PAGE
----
The risk of severe illness and hospitalization is dramatically cut for fully vaccinated individuals who are infected by the coronavirus in breakthrough cases, according to a recent study in The Lancet Infectious Diseases journal (thelancet.com/journals).
“Fully vaccinated individuals with COVID-19, especially if they were 60 years or older, were more likely to be completely asymptomatic than were unvaccinated controls,” according to the study.
Berry said she did not have the data on Sept. 10 for current hospitalizations for residents and staff at the five facilities.
“But I can confirm that we have had hospitalizations and deaths from these outbreaks,” she said.
“The vast majority of residents are vaccinated. That is not true of staff.”
Ninety percent of Sequim Rehab residents are vaccinated, Ebling said.
“We’re doing our best to keep positive residents away from non-positive residents, including some (in) private rooms, some isolation, some quarantine,” he said.
Berry released COVID-19 totals for the counties after Ebling confirmed to Peninsula Daily News earlier on Sept. 10 that 44 Sequim Rehab residents and 15 employees had contracted the coronavirus as of Sept. 9.
“I can confirm that Sequim Health & Rehab is the highest case load,” she said.
Ebling had said that every nursing facility in Clallam and Jefferson counties had experienced a COVID-19 outbreak.
“It seems to have hit every residential facility all at once very intensely,” he said.
In response, Berry said without identifying facilities other than Sequim Rehab that current cases have totalled 65 (at Sequim Rehab), 22, 11 and three in four facilities in Clallam and 16 cases at one facility in Jefferson.
She said the outbreaks began at the end of August and continued through early September, with one new coronavirus outbreak this week — at the facility where there are three cases.
Force said her mother had suffered an injury falling off her recliner but had no broken bones so was not admitted to Jefferson Healthcare hospital before being taken by ambulance to Sequim Rehab.
There, she tested positive Aug. 29.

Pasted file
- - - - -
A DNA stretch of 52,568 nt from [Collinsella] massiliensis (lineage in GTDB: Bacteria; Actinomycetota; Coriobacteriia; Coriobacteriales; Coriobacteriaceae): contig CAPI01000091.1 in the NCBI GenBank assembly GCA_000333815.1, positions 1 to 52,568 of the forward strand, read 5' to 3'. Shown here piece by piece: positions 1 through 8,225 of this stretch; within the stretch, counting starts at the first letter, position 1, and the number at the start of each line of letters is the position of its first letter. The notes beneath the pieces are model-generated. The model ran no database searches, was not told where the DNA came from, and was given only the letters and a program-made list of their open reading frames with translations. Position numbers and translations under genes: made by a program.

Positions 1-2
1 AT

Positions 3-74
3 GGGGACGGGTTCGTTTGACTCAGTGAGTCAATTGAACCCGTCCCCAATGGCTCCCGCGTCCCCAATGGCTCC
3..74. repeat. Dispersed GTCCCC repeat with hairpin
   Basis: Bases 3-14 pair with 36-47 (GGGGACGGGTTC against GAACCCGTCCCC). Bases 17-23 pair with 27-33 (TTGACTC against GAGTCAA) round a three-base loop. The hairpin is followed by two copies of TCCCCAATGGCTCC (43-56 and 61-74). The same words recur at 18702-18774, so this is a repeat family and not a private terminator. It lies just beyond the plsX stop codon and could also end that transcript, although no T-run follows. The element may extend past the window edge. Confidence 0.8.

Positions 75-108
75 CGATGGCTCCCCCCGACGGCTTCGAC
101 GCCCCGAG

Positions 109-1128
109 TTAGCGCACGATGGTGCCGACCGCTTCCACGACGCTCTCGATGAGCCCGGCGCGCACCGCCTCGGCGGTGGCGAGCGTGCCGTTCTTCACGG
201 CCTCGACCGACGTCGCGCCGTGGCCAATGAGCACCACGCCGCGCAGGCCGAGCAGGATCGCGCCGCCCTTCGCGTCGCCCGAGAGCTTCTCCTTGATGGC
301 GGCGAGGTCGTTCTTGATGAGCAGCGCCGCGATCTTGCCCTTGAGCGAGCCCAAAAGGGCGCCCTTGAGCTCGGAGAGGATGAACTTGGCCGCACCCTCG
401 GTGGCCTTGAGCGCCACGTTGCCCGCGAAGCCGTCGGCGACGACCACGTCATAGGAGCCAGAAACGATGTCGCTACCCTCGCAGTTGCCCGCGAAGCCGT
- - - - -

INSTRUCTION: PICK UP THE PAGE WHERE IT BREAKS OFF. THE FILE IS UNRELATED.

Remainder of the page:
Force received robocalls from the facility, including on Aug. 29 and Sept. 3, regarding the outbreak.
“That week, we got daily calls,” she said Saturday.
She said she may have received one call before Aug. 27, when the facility was shut down due to the outbreak and she was asked to leave while visiting her mother. She has not seen her since.
“Hello all, we are putting out this communication to make all aware that we have another positive resident today making the total of seven residents who are positive for Covid,” the Aug. 29 robocall said, two days after Ebling said the outbreak began.
“This resident has also been without symptoms and family notified. We will be doing testing by nasal swabs for all residents again tomorrow and will continue to update as the situation progresses.”
The Sept. 3 robocall said, “We added 15 new residents for a total of 31 and one more staff member for a total of 12.
“With (the) Delta (variant) being so much more contagious this is not unexpected and has a good chance of being part of the initial exposure,” it said.
“This will be going on for the next couple weeks.
“Again thankfully most of our staff and nearly all residents are vaccinated so we have a high level of protection.”
Ebling said Sept. 10 he anticipated that residents and staff would receive monoclonal antibody treatments by the next day, with help from the county public health department.
Berry said Sept. 10 that county officials would deliver the treatment on Sept. 11 with help from Jim’s Pharmacy, where the treatments can be obtained.